URI grad student working to understand mako shark movement
NARRAGANSETT, R.I. (AP) — A University of Rhode Island graduate student is using mako shark tracking information to improve international management of the overfished species.
Mako sharks are among the fastest fish in the ocean, and they travel great distances, seldom spending long in the waters of any one nation, so no nation wants to take responsibility for protecting them, URI shark expert Brad Wetherbee said, according to a statement from the school. Wetherbee has been tracking the sharks for 20 years.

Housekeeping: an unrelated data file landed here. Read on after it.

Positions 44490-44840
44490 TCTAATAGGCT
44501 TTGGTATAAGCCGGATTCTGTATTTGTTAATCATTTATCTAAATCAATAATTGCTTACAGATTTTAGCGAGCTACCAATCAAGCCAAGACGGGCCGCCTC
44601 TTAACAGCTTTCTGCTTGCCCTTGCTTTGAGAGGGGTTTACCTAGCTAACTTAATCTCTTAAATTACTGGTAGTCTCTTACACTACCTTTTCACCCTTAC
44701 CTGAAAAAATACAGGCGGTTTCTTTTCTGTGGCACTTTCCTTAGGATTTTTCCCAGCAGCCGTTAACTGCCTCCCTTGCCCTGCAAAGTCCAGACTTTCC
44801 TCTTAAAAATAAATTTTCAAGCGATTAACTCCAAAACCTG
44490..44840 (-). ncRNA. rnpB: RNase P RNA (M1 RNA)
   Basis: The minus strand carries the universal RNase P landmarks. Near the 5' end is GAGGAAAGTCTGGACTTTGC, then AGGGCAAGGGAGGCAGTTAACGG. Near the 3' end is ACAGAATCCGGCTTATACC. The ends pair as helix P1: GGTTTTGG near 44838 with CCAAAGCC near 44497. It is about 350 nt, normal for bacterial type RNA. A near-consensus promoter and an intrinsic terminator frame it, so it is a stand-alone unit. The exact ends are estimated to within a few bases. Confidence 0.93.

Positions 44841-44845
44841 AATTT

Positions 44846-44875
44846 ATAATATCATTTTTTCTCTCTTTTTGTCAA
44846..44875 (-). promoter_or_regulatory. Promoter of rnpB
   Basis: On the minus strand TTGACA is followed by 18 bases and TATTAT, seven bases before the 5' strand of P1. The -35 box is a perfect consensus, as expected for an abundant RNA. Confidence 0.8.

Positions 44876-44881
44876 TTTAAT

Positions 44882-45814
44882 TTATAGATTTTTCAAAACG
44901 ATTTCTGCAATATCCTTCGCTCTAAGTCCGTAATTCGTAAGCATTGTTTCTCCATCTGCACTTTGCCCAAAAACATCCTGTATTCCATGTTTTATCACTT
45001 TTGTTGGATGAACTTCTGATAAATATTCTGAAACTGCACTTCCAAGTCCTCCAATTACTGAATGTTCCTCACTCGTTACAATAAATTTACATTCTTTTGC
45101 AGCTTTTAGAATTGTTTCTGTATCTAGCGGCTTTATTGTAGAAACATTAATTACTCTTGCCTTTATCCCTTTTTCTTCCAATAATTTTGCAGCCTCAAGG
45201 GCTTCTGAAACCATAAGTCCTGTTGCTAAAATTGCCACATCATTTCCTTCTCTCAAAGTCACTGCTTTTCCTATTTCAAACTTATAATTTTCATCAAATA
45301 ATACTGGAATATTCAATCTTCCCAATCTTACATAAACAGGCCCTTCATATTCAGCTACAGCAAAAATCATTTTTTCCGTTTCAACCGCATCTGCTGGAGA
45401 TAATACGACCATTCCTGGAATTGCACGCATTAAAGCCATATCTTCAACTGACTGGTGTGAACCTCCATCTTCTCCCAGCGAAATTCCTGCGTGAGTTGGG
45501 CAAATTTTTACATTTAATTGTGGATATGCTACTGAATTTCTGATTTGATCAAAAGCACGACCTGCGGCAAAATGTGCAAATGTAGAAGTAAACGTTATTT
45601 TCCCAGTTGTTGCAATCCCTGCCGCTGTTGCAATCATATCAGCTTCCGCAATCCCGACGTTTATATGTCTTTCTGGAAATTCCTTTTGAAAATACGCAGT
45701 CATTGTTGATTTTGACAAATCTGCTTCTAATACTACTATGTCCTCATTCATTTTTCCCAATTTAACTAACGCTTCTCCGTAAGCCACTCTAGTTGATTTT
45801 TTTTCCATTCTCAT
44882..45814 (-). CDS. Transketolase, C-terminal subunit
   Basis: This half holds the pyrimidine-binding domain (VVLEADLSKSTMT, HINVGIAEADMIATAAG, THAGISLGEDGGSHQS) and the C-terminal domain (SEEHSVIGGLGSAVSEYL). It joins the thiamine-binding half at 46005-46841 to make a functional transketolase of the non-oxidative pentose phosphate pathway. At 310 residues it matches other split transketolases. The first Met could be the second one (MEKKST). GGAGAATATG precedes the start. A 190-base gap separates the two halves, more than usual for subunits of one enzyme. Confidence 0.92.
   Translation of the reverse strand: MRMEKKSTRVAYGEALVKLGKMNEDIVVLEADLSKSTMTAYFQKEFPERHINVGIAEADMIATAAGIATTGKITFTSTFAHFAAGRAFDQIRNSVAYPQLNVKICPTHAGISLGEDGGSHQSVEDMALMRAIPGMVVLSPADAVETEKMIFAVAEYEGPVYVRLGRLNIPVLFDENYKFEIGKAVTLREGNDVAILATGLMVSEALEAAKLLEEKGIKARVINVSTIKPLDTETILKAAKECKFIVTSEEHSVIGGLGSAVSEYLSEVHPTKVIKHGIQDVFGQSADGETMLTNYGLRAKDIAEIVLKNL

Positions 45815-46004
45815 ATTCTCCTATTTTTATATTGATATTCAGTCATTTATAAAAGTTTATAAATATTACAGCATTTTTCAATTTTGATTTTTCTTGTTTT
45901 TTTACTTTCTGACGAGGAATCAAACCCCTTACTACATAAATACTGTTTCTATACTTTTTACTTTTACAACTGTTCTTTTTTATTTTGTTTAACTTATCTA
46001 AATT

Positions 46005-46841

Graduate student Maria Manz is using the tracking information to pinpoint which nation should take charge.
By analyzing 60,000 data points indicating the locations of tagged mako sharks, Manz will be able to identify in which jurisdictional waters the sharks spend most of their time and at what time of year.
In addition, she is assessing how mako shark movements intersect with recreational fishing areas and planned offshore wind development regions along the East Coast.